Other notes about clarinet air support: Take a major scale of your choice. Ascend the octave and then descend the octave. While ascending, keep a nice steady sound. While descending, dig the notes out with your breath. Act as if you are crescendoing back to the tonic (or first note) of the scale. Use fast air while crossing the break both ascending and descending. Let’s take throat tone A natural to B natural across the break. As your fingers make the change, make sure you blow fast air to get over the interval. Keep your embouchure stable at this point. This is also true for descending below the break. Keep the air fast, do not drop your jaw or lip, and act like you are “digging-out” the sound of the lower notes.

A TIP FOR ACCESSING GOOD AIR While in graduate school, I had some air support issues and was frustrated that I couldn’t take enough air. My teacher suggested that I swim. I did try swimming but I soon developed a running habit as well as a hiking habit. Good cardiovascular fitness not only helps you become a healthier human but also a better clarinetist. Even taking a vigorous walk can help you out in this area. For me, nothing beats a good walk over a mountain.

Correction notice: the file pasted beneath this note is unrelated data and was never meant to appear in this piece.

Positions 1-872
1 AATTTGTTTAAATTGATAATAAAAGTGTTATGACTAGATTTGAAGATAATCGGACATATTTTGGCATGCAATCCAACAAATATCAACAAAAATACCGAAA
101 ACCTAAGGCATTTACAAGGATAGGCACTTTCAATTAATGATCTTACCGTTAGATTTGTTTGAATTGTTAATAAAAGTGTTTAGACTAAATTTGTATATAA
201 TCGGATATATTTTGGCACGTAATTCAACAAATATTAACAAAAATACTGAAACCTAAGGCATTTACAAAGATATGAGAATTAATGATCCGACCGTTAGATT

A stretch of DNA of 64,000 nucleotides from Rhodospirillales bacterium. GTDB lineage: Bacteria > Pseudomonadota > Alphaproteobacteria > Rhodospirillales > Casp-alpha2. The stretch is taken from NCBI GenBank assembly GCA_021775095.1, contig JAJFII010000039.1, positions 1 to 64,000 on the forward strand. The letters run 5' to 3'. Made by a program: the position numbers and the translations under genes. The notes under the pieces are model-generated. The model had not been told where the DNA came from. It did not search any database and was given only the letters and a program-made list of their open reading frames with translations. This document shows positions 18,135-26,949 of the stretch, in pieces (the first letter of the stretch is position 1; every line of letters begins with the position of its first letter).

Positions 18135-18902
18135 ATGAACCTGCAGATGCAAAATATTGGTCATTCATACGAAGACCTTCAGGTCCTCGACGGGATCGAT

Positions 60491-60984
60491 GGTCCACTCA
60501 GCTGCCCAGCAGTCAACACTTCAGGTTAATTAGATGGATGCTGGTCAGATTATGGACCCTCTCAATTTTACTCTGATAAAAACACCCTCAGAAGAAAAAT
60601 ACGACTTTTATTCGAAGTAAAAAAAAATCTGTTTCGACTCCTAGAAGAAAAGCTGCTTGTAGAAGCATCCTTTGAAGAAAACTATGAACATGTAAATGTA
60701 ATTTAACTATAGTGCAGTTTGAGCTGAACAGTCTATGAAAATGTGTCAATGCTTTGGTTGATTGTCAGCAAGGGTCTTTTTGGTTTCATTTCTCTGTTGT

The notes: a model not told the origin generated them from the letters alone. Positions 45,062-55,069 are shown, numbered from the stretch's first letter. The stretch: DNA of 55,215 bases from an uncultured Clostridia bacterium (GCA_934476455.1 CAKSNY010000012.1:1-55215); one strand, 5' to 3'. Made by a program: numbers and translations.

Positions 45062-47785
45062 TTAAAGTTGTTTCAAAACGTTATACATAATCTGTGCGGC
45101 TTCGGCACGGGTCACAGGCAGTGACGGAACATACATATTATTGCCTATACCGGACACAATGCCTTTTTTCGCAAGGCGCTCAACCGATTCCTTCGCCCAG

One last point about AIR and the clarinet: Pick your clarinet up. Look at it now. Now, do this. Listen to it. What does it sound like? That instrument is just a pile of wood (or plastic), metal, cork and pads. It is inanimate without you, the clarinetist. Now, one of the first differences between you and other clarinetists is this, AIR!! Not bad AIR, but quality clarinet air support. Fill that clarinet up. Blow like there is no tomorrow. Good luck. Now, go practice.

Clarinet Air Support Question:

First Name: Stacey

Questions?: I was wondering if you could help me. I've been playing clarinet for about 6 years and I've recently started breathing and lifting my shoulders in the middle of a piece. Could you suggest any exercises that will help me keep breathing correctly? Thanks, Stacey

Hello Stacey,

Great question Clarinet Air Support Question. First of all, the fact that you are aware of your shoulders raising while you breathe, you have a head start in correcting this.